Parmesan Braised Carrots with Crispy Sage

What to do with the humble carrot? Every year when winter rolls around we are tempted to hit the kitchen doldrums.  Try a new preparation for an old vegetable staple with this recipe for Parmesan Braised Carrots.

The winter can be a challenging time when selecting and preparing vegetables.  It often seems that our options are slim, the season stagnant and it is tempting to just stop cooking all together.  But winter can offer exciting opportunities to rediscover vegetable staples and reinvent them with new preparations.

For that reason, I have been anxious to rediscover the humble carrot.  I always seem to have stockpiles of them in the back of my fridge threatening to go bad if I don’t act quickly.  I am also drawn to the carrot because she has lost some status in recent years to ‘sexier’ winter vegetable such as kale and radicchio.  You will always find carrots at the market.  You will not have to go hunting through hidden produce bins or track down a non-existent clerk to locate them. For that reason, it is nice to have a few foundational recipes for the humble carrot on hand.

One cause of consternation with carrots is deciding which type to purchase.  Almost always your market will have at least two types: the bulk kind in the plastic bags and the kind that come bundled together with their tops still attached.  The carrots in plastic bags are often larger than their bundled peers and have been pumped with preservatives.  They last longer and often are slightly sweeter.  The fresher carrots that come bundled with their greens still attached are generally narrower in girth, more perishable and more expensive.

So which type should you buy? I buy both.  I like always having a large bag of carrots in the fridge because I can use it in a pinch to make a last minute meal.  And those bagged carrots happen to last a long time! The narrower fresher carrots can be eaten raw and have a more ‘carroty’ flavor, likely because they have not been pumped with preservatives.  I tend to buy conventional carrots instead of organic and that is a personal decision.  It is noteworthy that carrots are not on Dr. Anthony Weil’s Dirty Dozen List of Produce, meaning you will not meet undue hazard if you eat conventional carrots.  So I say, buy whatever type of carrot you feel like for this recipe.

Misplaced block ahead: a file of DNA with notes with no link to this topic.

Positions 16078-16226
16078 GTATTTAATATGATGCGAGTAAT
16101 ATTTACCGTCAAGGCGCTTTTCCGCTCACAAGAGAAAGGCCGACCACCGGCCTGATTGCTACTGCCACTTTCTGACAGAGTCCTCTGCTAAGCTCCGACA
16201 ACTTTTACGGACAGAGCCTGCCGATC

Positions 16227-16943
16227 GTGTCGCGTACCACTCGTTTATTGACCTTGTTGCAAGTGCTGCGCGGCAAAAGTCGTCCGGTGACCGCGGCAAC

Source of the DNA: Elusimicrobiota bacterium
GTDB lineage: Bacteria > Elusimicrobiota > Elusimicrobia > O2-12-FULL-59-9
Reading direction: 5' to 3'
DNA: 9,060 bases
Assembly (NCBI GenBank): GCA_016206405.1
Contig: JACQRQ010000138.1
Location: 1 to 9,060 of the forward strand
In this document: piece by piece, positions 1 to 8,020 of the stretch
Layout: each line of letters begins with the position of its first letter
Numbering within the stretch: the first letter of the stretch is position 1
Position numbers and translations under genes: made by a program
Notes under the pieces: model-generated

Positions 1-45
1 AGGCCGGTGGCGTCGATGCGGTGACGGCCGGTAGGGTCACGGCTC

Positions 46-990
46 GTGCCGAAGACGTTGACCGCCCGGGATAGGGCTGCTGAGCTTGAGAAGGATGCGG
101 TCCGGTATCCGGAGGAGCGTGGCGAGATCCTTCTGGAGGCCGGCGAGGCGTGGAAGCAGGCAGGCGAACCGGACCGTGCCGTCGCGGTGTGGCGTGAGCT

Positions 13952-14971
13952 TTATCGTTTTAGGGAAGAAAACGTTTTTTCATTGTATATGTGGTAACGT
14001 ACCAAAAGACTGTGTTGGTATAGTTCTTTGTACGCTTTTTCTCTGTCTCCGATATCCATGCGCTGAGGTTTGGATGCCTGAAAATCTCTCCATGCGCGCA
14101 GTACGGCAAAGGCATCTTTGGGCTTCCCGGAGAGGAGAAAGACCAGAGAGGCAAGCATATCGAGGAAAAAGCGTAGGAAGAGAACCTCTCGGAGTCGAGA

The slow braising of the carrot makes it a comforting side dish for a piece of roast meat of even soft polenta.  I ended up using the larger variety of plastic bag carrots because that is what I had in the fridge and I like the appearance of a wider carrot coin when presenting this dish.  Serve family style on a large white platter.  The orange of the carrot will pop, inducing everyone to eat more vegetables.

*Note: If you have leftovers from this dish, the carrots can be added to our recipe for Winter Chicken Stew.


  • 1½ lbs carrots peeled and sliced diagonally in coins ¼ inch thick
  • 4 tablespoons (1/2 stick) butter
  • ½ teaspoon salt
  • ¼ teaspoon sugar
  • 8 medium leaves of sage (at room temperature with no excess moisture)
  • ¼ cup vegetable oil
  • 4 tablespoons Reggiano parmesan cheese (or if you prefer Grana Padano)


  1. Place the carrots in a large heavy bottomed (6 qt) sauté pan.  The carrots should not be overcrowded so make sure to use a large enough pan.
  2. Add butter, salt, sugar and water to come to about 1/4" up the side of the pan.
  3. Turn heat to medium and cook uncovered for roughly 1 to 1 ½ hours, stirring occasionally with a wooden spoon.
  4. As the carrots braise and water evaporates, add additional cold water in ½ cup increments. 
  5. While the carrots are cooking, heat vegetable oil over medium in a small frying pan. After the oil has heated about 3 minutes, add the sage leaves and fry for  about 3 minutes.  Depending on the size, they make take less time.  They will turn crispy but should not be burnt, which means you should employ a watchful eye when frying. 
  6. Remove the sage leaves with a slotted spoon and set aside on a paper towel lined plate.
  7. The carrots are finished braising when they are fork tender and offer little resistance.  There should be no water left in the pan, but you should see the butter sauce, which will have taken on an appealing soft orange color. 
  8. When finished braising, plate your carrots on a large platter, top decoratively crispy sage with grated parmesan.
  9. Serve warm, best with roast meats!


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